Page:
You should brace yourself for the
And, once enough time has passed, nor should the Paterno story be resisted. We've been dramatizing such personal tragedies for at least 2,500 years — they are how we make sense of our moral agonies and learn from our mistakes — and if any modern-day character could be said to possess modern-day magnitude, it surely was Paterno, great ruling general of Happy Valley. We don't yet know whether this story will end up as cheap, voyeuristic exploitation of the variously injured parties (reputational injuries being the most minor in this terrible story), or wise, thoughtful dramatic inquiry that might help us better know what to do when suddenly confronted with evil in our house. Since the latter usually takes longer, maybe decades or even centuries longer, there may well be both. But we do know that when that point of decision arrives, history suggests that the Paterno family will have plenty to say and much they want to control.
The furious public reaction of the clearly embattled family to the damning report by investigator Louis Freeh, and to the
The understandable part is their passionate defense of their loved one's legacy — if they don't attend to that, who will? Would you not do the same if Paterno were your father? There are, as with anything like this, legal and financial implications behind what anyone says in public; many civil suits are yet to come. And most of us can only imagine what it must feel like to watch someone you love be subjected to a barrage of ill-formed opinion from those who knew him not.
But the confounding part is a seeming lack of acknowledgment that the facts surely now prove, at minimum, that Paterno, like most men, had severe blindspots. And given the horror of what he chose to overlook, or to quietly sweep away, his legacy now is forever complicated. Period. Can't you love someone and still be able to admit to that? Can't you love someone and still give permission to a writer or biographer to reflect that?
You should. But history shows it to be difficult.
What are we expecting, for example, from the various movies and other projects in progress about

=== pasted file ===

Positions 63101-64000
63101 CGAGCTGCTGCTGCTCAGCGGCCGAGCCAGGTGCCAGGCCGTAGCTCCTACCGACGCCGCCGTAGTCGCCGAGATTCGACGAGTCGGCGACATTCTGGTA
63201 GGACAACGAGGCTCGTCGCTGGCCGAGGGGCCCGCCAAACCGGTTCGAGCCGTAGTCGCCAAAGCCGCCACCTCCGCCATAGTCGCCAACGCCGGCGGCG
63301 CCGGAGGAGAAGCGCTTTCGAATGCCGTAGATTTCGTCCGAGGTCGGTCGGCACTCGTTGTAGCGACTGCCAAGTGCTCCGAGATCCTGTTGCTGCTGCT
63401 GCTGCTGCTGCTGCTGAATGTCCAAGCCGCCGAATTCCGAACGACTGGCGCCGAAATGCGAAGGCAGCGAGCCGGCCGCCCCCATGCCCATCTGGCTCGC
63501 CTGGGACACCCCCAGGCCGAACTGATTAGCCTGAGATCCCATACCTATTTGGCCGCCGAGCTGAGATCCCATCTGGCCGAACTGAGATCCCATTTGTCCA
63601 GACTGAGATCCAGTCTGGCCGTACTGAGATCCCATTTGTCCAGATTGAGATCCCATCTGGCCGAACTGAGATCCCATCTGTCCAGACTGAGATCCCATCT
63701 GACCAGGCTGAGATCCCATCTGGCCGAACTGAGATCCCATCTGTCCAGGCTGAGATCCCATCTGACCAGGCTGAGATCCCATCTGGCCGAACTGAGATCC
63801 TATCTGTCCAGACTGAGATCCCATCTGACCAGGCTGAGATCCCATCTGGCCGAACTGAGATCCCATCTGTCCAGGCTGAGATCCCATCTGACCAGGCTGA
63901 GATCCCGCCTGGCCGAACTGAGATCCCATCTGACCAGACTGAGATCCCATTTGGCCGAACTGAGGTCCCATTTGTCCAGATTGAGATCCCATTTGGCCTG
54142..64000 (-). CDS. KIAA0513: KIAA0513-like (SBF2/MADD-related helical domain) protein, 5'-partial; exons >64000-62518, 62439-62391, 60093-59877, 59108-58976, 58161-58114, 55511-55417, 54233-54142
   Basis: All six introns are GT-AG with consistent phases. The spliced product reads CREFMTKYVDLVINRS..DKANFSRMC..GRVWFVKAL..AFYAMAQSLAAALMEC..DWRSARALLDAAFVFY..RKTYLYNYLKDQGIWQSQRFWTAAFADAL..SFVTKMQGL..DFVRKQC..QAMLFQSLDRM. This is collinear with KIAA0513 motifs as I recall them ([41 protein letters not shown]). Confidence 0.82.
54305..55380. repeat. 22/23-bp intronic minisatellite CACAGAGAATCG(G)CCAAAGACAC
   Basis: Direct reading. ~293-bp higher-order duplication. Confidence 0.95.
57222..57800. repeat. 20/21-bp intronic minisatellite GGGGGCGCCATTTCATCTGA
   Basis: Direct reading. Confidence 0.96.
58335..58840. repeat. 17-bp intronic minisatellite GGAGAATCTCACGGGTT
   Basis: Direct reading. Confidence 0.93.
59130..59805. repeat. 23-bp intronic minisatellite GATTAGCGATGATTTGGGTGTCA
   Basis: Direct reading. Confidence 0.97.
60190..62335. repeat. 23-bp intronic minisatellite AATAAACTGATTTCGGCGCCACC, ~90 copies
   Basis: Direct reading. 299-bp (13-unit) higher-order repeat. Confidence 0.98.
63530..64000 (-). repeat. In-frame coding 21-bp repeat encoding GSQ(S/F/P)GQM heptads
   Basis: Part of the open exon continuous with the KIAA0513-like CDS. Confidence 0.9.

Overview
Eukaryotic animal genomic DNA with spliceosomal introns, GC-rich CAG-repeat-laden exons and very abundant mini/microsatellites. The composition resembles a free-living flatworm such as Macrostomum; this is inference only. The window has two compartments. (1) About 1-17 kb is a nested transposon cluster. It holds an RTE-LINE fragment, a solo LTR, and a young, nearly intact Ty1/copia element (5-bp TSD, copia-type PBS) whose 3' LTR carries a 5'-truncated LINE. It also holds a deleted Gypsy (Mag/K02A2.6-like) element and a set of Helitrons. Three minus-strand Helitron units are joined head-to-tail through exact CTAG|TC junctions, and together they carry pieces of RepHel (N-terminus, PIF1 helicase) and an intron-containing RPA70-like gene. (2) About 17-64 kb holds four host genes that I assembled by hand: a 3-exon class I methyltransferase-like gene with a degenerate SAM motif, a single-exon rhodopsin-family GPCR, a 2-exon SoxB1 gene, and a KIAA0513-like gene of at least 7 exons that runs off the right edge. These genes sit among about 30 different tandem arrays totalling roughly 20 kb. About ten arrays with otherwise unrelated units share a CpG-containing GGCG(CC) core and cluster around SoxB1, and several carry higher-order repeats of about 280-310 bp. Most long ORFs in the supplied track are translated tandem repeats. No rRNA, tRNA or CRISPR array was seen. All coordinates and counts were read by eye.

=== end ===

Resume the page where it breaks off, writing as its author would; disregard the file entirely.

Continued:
Otherwise, one is likely to end up with the trap into which the mighty
Much the same is true of another Cirque collaboration with a powerful deceased celebrity with a watchful estate, the Las Vegas show "Viva Elvis!," replete, tellingly, with a title that wants to confer immortality. This show, too, was produced with the authorization and cooperation of the Elvis estate, which controls most of the music and images that Cirque needed. We all know that the young, happy, virile, magnetic Elvis was only part of his life story; Presley reflected the ravages of his era. He was an American mirror, and a man who died. Yet no one had the nerve to deal with that.
To what extent these estates pressured Cirque, and to what extent the artists were just anxious to please their partners, is hard to know. In all probability it was as much the latter as the former. You could also argue that the fans of Presley and Jackson targeted by these authorized celebrations have little appetite for truth. A hagiography has the additional advantage of being good business. So who has an incentive to complain?
But artists wrestling with complex public lives have moral obligations. Those who defend the legacy of
Last week, HBO premiered Jeffrey Schwarz's clear-eyed documentary "Vito," about the late gay activist (and author of "The Celluloid Closet") Vito Russo, who died in 1990.
The film was made with the cooperation of Russo's family yet still makes note of its subject's flaws. But an honest portrait of a man in constant motion emerges, yet more importantly, so does an eye-opening revelation that transcends the man: how completely the world has changed for American gays and lesbians in less than 20 years.
Maybe, 20 years from now, we'll watch a film about Paterno (maybe played by Hoffman and authorized by Paterno's family) that gives full consideration to his great achievements on and off the field. And maybe, at the same time, we will be made newly aware of how quickly and fundamentally American universities realigned their priorities, and made certain no men, however powerful, got in their way of the fundamental obligation to look after the young.